The Great Plastic Island of the Pacific

While not much has shown up in the media about the floating plastic island that expands from Hawaii to Japan, I wanted to post about it to spread awareness.  I first read about this a few years back while in a doctor’s waiting room.  It was quite impressive but not in a positive way. 

This island was first discovered in 1997 by an American Oceanographer named Charles Moore while on his way home to Los Angeles from a yacht race  to Hawaii.  He was astounded by the astronomical amount of plastic debris floating for what seemed like mile upon endless mile in an area known as The  North Pacific Gyre.   In this ‘plastic island’ included plastic pellets, patio furniture, children’s toys to medical syringes and toothbrushes.  The island, which is more of a debris field, is not visible from space.  Size estimates of this debris field are about 270,00o square miles.

Where Did It Come From?

One site suggests that 20% of the plastics come from ships, including cruise liners, and the remaining 80% is from land-based sources.  The ocean currents allow for the plastics to be swept up into the North Pacific Gyre.  It takes on average 6 years for floating garbage to reach this area of the Pacific from the western United States and a year or less from eastern Asia.  Some of these plastics are over 60 years old and are not made of biodegradable materials so could be left floating for many years to come. 


Effects on Wild Life

 In addition to sea and bird life being killed by mistaking plastics for food as seen in the albatross to the left, these plastics break down due to photodegradation.  They still remain a polymer and are ingested by plankton, therefore affecting the entire oceanic food chain and becoming more concentrated which ultimately leads to humans ingesting plastics from the fish that are consumed.  Now there’s some food for thought.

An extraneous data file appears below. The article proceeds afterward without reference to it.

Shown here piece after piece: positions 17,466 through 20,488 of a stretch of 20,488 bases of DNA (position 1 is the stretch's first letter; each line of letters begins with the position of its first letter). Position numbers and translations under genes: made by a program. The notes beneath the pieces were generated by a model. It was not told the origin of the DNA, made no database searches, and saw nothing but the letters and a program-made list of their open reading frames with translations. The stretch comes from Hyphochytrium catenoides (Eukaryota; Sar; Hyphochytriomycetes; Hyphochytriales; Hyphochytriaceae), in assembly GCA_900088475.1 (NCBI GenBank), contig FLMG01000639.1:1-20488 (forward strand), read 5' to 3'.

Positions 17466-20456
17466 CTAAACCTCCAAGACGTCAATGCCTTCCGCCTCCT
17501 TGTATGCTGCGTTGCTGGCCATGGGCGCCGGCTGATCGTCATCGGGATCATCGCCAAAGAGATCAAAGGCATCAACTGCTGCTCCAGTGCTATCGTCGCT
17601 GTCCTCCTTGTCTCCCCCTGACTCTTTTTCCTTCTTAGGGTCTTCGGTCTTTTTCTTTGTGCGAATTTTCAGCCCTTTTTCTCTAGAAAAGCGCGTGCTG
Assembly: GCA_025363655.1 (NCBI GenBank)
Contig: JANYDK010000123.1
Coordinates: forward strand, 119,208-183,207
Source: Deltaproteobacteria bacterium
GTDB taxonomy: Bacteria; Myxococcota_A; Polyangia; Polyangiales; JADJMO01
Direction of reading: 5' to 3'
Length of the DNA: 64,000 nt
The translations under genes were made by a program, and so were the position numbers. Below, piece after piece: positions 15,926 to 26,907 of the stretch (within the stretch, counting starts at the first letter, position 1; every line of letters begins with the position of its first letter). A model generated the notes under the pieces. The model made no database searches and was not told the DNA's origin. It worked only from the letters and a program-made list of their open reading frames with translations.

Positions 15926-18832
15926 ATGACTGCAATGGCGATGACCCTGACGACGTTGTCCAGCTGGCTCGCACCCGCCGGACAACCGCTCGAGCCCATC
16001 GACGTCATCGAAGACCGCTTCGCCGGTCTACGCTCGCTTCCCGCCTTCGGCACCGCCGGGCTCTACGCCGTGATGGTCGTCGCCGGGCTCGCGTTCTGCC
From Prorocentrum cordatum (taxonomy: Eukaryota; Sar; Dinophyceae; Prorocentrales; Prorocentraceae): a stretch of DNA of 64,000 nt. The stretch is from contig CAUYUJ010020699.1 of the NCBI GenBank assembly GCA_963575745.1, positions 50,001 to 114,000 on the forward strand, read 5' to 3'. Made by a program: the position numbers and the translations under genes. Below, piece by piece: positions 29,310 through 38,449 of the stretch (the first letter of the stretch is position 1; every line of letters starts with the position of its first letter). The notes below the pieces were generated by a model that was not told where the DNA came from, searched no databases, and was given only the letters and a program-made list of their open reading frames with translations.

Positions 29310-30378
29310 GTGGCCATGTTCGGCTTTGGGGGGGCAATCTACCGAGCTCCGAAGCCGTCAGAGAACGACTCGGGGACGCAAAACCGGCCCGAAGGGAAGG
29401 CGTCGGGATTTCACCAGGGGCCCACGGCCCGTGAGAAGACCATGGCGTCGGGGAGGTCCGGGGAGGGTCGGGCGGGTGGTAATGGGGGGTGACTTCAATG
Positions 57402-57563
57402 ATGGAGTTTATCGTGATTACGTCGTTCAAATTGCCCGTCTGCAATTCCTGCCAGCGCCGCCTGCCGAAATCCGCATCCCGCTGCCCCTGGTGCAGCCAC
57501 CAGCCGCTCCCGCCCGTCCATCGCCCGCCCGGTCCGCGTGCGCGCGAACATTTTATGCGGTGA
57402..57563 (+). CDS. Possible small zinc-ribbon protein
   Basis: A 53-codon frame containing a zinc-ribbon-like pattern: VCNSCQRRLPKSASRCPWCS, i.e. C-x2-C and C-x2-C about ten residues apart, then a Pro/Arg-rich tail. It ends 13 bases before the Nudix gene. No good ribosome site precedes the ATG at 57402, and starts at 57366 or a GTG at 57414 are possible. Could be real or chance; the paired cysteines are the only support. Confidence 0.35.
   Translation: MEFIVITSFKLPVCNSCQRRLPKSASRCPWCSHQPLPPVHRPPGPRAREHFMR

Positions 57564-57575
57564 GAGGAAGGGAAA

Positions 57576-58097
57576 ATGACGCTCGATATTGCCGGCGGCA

When ingested by animals, the endocrine system often mistakes the chemicals in the plastics as estradiol, which can cause a hormone disorder.  Other dangers to animals are a disruption to the ecosystem of an area when certain species of sea life attach themselves to plastics and then are floated to another area of the ocean that they are not indigenous to.

So far 267 different species of sea life has been affected.



What’s Being Done 

A company in The Netherlands has planned to recycle the 97 tons of plastic into a real live island which would hold enough room for a million people.  The architectural firm WHIM’s Ramon Noester, said it would take many years to transform this virtual garbage dump into a residential area.  The firm will also have to ascertain how to best collect the plastic so that it doesn’t continue to affect the sea life. 

Another firm, The Environmental Cleanup Coalition (, is using a device called the P-Pod to help clean up the waters while minimizing the risk to sea life.  

 Ocean Sweeper boats are also used to help clean up the waters of the North Pacific Gyre.  However, the problem really begins with the plastics we use.  If measures are not taken to reduce the amount of plastics in our day-to-day living, then the problem will perpetuate despite the best efforts to clean the seas.

The Environmental Cleanup Coalition has produced the following list as a reminder in how we can all be instrumental in saving not just our oceans but our whole planet:


* picking up plastic
* research & buy a water filter
* using a refillable water bottle
* seek products without unnecessary packaging
* buy in bulk
* compost food scrapes
* planet a food garden
* be green when you clean
* bike, walk, use public transportation
* properly dispose of CFL light bulbs
* properly dispose of all batteries
* plant a tree (or several, preferable food baring)
* donate your time to a non profit
* buy second hand
* use rechargeable batteries
* using local banks & C.U.’s
* reusable shopping bags
* support local farmers markets
* buy locally
* eat organic ( especially strawberries )
* unplug it,  turn off unnecessary electrical devices
* recycling water
*share with friends, relatives and neighbors about ocean health


* buying bottled water (especially in plastic)
* using single use plastic ( even corn & TaterWare)
* using weed killer
* all chemical purchase & use ( there is no away )
* CFL light bulbs are toxic (use LED’s)
* leaving your car running (even for just a minute)
* buying stuff
* buying single use batteries
* receiving junk mail 1-800-853-9773
* using plastic& paper shopping bags
* commercially grown strawberries



For More Info and Resources